Mississippi Blues Trail

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Blues Trail marker in Hernando, Mississippi

The Mississippi Blues Trail was created by the Mississippi Blues Commission in 2006 to place interpretive markers at the most notable historical sites related to the birth, growth and influence of the blues throughout (and in some cases beyond) the state of Mississippi. Within the state the trail extends from the Gulf Coast north along several highways to Natchez, Vicksburg, Jackson, Leland, Greenwood, Clarksdale, Tunica, Grenada, Oxford, Columbus, Meridian and many other points. The largest concentration of markers is in the Mississippi Delta but other regions of the state are also represented. Several out-of-state markers have also been erected where blues with Mississippi roots has had significance.[1]

Implementation[edit]

The list of markers and locations was developed by a panel of blues scholars and historians. The trail has been implemented in stages as funds have become available. The National Endowment for the Arts, National Endowment for the Humanities, and Mississippi Department of Transportation have provided grant for funding of various markers, which are co-sponsored with funds from local communities. The marker texts are researched and written by former Living Blues magazine editors Jim O'Neal and Scott Barretta in conjunction with an editorial and design team that has included Wanda Clark, Chrissy Wilson, Allan Hammons and Sylvester Oliver.[2]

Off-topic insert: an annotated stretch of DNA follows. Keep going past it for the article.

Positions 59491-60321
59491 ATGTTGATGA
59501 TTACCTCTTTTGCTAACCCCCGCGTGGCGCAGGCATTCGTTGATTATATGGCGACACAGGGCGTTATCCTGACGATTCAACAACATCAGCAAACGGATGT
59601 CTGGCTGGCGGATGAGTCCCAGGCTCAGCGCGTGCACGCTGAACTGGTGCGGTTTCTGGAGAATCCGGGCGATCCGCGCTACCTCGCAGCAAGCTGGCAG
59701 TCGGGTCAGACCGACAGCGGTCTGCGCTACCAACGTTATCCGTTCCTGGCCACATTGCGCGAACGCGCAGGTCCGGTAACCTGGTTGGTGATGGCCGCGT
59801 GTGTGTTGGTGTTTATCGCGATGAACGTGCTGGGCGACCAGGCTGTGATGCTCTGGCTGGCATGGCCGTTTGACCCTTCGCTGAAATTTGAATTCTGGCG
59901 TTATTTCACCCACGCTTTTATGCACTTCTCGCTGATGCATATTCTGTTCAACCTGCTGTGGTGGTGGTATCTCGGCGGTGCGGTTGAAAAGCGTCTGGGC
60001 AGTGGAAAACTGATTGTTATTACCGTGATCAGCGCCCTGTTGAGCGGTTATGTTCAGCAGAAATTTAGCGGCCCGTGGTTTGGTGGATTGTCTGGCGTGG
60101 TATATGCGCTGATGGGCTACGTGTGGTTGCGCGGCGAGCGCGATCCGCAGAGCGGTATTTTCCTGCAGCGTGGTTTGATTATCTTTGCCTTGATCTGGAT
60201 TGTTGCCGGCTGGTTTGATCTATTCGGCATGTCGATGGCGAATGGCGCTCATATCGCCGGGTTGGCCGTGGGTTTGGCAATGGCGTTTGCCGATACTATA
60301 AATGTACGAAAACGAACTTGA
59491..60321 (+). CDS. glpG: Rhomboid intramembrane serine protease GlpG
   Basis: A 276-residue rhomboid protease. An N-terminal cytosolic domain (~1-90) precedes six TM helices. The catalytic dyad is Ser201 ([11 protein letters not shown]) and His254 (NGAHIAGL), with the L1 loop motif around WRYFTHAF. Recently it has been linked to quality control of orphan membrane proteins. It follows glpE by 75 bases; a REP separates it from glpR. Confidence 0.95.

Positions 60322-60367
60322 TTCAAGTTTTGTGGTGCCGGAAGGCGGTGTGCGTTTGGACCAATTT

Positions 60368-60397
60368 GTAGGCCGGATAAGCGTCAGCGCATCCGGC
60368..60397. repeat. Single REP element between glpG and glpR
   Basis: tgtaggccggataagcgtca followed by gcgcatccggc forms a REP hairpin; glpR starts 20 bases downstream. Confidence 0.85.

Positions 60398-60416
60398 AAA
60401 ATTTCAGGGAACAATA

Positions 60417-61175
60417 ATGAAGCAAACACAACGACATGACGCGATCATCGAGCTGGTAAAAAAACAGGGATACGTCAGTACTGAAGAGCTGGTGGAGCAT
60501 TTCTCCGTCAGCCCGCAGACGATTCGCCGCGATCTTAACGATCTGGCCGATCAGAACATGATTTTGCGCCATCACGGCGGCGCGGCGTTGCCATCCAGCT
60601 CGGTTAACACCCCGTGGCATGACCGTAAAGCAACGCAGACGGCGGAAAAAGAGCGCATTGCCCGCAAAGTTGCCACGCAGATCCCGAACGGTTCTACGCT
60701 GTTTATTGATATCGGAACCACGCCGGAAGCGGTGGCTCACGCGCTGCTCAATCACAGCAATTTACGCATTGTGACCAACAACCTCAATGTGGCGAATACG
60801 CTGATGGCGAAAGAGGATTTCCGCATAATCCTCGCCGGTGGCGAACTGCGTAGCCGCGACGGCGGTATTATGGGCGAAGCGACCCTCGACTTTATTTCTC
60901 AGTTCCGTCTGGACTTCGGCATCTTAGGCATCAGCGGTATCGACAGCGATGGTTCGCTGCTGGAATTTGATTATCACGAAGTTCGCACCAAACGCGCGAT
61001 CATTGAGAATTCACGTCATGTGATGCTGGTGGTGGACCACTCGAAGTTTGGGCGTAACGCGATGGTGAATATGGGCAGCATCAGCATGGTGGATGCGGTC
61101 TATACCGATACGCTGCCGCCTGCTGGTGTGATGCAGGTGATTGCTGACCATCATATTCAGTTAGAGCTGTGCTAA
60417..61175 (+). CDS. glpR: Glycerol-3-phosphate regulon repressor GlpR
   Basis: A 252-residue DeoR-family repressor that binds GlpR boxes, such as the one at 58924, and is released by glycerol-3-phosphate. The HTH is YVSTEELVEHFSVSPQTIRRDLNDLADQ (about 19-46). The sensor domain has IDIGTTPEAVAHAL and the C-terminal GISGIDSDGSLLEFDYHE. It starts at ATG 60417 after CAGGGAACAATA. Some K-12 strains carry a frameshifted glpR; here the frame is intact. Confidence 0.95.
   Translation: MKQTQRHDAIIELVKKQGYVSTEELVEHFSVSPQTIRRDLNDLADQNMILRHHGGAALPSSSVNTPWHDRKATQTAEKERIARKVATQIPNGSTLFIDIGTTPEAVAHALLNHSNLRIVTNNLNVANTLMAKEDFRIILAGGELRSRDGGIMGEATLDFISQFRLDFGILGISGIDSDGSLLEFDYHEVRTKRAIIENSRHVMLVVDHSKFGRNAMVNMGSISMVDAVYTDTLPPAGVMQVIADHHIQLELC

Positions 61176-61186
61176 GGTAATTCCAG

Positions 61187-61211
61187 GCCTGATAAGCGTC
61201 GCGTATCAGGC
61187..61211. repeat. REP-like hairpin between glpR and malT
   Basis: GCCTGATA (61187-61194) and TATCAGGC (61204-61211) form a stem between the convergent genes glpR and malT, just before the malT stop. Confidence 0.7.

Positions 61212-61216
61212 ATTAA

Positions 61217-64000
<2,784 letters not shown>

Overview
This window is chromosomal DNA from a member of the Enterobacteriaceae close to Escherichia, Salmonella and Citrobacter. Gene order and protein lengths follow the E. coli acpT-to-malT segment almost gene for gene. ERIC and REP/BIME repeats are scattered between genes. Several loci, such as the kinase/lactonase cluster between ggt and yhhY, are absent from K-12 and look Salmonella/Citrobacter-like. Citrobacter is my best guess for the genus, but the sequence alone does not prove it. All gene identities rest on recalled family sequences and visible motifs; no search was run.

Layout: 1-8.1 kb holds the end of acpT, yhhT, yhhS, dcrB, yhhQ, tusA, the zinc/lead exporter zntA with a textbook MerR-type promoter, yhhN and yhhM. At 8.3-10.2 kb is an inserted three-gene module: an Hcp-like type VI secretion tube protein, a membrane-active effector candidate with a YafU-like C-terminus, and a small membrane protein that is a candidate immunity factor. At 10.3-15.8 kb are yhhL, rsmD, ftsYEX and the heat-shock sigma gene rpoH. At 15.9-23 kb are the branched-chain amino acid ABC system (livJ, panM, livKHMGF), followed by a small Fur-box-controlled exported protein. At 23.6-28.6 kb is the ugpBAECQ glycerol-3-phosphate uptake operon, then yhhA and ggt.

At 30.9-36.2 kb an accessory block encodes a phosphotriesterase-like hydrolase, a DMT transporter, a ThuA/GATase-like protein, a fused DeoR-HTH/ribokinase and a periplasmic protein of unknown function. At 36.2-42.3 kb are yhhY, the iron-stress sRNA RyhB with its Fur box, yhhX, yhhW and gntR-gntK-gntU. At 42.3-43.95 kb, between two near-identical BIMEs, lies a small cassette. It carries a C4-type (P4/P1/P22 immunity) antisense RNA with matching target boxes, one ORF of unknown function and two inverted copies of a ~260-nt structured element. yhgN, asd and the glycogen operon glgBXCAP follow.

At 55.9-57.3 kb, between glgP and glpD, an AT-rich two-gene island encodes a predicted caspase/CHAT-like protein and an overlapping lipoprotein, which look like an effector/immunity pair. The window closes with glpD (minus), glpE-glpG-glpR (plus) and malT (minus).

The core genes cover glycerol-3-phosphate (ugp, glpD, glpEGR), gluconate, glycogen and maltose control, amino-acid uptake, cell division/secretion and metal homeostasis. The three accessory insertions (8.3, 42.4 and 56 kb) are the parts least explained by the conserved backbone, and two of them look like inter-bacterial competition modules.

More blues singers in the Blues Hall of Fame have come from the state of Mississippi than from any other state. These include Son House, Robert Johnson, Charley Patton, Muddy Waters, Skip James, Bukka White, John Lee Hooker, Elmore James, Ike Turner, Junior Parker, Jimmy Reed. Little Milton, Sonny Boy Williamson II, and B. B. King.[1] Markers have been erected in honor of these artists and dozens of others.

Prior to the founding of the Mississippi Blues Trail, two preliminary markers were placed in Indianola, Mississippi, at a corner where B.B. King played as a young man and at the Club Ebony.

The first three Mississippi Blues Trail markers were dedicated on December 11, 2006. The first, at Holly Ridge, is dedicated to Delta blues pioneer Charley Patton.[3]

The second marker is located in front of the Southerm Whispers Restaurant on Nelson Street in Greenville. Nelson Street, the home of many nightclubs, cafes and juke joints over the years, was once the primary center of African American business, entertainment and social life in the Delta.[4] For many decades this historic strip drew crowds to the flourishing club scene to hear Delta blues, big band jump blues, rhythm & blues and jazz.

The third marker ceremony was at the original location of WGRM radio station in Greenwood where B. B. King first broadcast as a gospel singer.[4]